Italian politicians discuss details of applying a flat rate to rental income.
After years of discussion, it seems Italian property investors might finally see the flat property income tax reform pass in 2011. The Italian government is currently reviewing the details of the so-called "cedolare secca” (lump sum dividend) bill which would give owners the opportunity to apply a flat tax rate to their rental income. The new flat rate rules would apply to private Italian property owners only.
In particular, initially the Italian government talked about a 20% flat income tax to apply. Then they talked about applying a range from 20% to 23% depending on the terms and conditions of the rental contract. Now they are proposing a range from 19% to 21% as stated in the most recent proposal amendment which was filed on 27 January 2011. The government is also discussing amendments on ancillary rental charges such as the rental contract registration fee.
The table below offers a concise look at the main aspects under discussion.
Current Tax Regime Compared with Proposed Flat Tax Regime
As a general comment on the above, it seems that the subjects who would benefit the most from this new flat rental tax rate would be private property investors whose Italian tax return reflects an aggregate taxable annual income of more than 28,000 euro. However, if some of the most recently added options pass, taxpayers with any annual income would find more convenient the new flat rental rate.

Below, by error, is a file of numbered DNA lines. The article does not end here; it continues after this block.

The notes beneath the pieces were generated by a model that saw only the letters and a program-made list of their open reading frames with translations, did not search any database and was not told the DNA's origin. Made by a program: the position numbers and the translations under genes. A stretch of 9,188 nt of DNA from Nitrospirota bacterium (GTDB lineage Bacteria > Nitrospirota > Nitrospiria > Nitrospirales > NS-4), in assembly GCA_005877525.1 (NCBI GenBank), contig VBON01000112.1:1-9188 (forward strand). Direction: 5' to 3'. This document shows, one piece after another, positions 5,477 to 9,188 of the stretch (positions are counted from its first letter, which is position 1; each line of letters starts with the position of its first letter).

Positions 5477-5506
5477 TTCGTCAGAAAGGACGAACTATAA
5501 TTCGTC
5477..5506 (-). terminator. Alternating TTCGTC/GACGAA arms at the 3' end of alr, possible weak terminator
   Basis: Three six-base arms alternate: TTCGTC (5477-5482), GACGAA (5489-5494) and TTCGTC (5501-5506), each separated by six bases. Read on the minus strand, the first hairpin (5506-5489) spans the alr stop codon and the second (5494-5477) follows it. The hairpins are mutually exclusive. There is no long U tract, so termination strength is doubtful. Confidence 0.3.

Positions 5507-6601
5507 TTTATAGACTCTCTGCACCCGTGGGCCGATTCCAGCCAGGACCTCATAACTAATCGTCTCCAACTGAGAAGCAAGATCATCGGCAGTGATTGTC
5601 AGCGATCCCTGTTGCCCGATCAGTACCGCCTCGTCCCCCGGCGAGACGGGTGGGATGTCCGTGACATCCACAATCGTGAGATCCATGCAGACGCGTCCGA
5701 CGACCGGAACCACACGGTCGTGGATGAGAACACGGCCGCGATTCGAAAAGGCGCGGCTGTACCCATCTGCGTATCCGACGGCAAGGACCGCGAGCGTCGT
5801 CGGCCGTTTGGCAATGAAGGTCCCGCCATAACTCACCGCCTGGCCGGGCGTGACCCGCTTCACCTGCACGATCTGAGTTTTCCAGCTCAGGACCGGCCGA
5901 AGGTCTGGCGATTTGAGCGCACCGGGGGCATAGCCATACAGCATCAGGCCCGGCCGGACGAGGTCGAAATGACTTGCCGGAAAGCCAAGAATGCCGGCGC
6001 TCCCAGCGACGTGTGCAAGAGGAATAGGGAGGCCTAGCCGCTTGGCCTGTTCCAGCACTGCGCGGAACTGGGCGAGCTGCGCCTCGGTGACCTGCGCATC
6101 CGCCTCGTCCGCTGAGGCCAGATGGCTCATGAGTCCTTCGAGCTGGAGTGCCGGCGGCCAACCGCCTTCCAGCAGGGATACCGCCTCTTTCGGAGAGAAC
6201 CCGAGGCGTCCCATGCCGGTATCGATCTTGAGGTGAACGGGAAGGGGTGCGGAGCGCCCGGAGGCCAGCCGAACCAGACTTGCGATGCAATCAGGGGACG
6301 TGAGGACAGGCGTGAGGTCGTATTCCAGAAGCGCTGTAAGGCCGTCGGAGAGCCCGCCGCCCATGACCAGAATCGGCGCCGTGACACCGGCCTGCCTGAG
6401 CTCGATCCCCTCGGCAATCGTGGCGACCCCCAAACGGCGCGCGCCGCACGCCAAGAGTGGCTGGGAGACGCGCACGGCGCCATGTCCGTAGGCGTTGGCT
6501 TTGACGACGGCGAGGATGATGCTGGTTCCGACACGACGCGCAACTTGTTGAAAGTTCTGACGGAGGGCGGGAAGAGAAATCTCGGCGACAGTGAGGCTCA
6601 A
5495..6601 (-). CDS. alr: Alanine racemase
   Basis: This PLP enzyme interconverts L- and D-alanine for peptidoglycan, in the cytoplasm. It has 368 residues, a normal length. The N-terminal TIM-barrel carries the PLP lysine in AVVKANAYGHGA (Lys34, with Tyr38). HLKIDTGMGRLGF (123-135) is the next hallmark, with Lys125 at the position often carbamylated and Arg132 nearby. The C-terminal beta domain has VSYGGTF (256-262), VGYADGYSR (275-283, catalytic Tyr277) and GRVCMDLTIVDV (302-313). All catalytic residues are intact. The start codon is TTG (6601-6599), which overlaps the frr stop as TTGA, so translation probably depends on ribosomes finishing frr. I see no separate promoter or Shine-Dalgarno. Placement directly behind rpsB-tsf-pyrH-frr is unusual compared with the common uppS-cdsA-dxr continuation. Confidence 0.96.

This means that Italian property owners could save more than 50% on property income tax should the bill pass as per the terms currently being discussed by the government.
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Nick Metta is a partner at the Italian law firm, Studio Legale Metta. Nick is head of the firm's international department which addresses matters of Italian law involving international parties in areas such as Italian real estate, property financing and Italian inheritance law.
The Italian law firm Studio Legale Metta is a boutique firm of Italian Attorneys handling domestic and international casework throughout Italy. For more than 120 years, Italian lawyers of Studio Legale Metta have been representing both private and public entities in the Italian legal system.
This article does not represent legal advice. Users are encouraged to seek independent counsel for advice concerning their individual needs for legal assistance.
Studio Legale Metta has paid for this article. Copyright of Studio Legale Metta, 27 January 2011.